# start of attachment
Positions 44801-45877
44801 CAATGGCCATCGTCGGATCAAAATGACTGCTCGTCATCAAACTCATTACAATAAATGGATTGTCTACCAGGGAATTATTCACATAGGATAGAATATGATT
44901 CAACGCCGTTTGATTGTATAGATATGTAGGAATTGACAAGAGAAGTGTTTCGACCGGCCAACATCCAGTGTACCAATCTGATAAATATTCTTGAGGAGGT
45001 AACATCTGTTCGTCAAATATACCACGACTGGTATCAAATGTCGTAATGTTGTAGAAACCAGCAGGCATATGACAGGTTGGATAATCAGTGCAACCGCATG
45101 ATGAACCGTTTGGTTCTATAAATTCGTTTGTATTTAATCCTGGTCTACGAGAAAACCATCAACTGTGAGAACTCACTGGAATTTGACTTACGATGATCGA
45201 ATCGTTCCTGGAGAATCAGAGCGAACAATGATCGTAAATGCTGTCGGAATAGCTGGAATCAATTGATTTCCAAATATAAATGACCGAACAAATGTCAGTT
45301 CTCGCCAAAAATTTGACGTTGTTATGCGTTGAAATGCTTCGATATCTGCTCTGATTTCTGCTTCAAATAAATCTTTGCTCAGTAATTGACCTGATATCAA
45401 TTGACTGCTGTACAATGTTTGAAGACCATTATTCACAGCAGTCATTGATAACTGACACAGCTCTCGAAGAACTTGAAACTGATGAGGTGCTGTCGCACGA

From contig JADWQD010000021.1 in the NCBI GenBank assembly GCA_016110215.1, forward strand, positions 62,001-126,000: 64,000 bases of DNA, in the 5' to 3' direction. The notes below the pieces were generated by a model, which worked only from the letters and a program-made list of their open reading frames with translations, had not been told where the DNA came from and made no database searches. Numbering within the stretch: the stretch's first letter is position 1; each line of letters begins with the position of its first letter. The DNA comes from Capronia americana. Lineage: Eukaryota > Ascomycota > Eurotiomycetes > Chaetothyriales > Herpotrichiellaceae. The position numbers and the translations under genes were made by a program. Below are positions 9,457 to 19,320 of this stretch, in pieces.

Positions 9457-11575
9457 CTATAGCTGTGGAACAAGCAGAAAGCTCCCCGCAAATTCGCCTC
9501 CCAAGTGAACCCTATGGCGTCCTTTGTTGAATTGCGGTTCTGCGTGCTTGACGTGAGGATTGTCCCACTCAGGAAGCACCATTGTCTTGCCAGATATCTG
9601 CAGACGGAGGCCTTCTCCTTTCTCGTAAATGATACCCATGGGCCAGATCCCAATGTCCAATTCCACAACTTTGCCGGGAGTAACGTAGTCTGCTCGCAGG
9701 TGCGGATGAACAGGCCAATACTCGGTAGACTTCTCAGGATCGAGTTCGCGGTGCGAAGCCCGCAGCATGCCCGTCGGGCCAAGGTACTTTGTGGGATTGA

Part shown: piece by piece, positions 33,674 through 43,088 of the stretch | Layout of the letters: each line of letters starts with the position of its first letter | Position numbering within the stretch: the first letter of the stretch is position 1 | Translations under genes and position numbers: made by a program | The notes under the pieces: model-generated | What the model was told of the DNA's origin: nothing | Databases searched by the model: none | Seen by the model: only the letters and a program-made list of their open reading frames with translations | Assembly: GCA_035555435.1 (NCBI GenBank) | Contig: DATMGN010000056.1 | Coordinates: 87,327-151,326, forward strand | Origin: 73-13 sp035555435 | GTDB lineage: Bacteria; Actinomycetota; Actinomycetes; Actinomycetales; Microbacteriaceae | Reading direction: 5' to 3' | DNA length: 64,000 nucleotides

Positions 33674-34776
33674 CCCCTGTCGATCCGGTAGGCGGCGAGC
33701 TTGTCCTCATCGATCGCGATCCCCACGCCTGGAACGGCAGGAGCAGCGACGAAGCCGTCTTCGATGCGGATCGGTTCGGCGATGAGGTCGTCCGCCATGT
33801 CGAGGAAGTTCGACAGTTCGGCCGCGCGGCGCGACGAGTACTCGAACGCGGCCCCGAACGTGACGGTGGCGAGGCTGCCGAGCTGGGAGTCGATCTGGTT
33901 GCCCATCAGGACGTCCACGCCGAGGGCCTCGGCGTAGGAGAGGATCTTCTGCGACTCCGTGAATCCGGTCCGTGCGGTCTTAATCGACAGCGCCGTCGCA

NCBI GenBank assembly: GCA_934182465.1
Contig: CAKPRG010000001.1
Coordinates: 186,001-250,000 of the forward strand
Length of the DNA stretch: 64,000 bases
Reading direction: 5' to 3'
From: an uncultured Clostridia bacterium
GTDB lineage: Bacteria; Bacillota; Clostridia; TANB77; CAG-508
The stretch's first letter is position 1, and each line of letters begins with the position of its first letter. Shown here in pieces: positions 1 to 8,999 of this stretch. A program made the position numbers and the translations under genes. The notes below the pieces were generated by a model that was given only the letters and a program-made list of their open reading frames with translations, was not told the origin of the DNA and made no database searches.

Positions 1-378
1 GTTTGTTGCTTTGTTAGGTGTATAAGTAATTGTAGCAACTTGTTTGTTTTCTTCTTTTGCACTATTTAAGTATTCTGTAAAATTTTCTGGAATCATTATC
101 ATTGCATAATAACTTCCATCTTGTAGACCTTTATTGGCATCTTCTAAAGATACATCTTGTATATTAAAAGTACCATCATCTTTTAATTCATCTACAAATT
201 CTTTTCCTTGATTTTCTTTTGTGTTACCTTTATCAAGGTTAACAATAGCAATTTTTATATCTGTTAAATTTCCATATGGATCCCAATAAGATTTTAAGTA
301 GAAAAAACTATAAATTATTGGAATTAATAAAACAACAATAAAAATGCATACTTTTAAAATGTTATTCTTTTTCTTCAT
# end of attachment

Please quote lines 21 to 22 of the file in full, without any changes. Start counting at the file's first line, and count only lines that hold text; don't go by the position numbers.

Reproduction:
NCBI GenBank assembly: GCA_934182465.1
Contig: CAKPRG010000001.1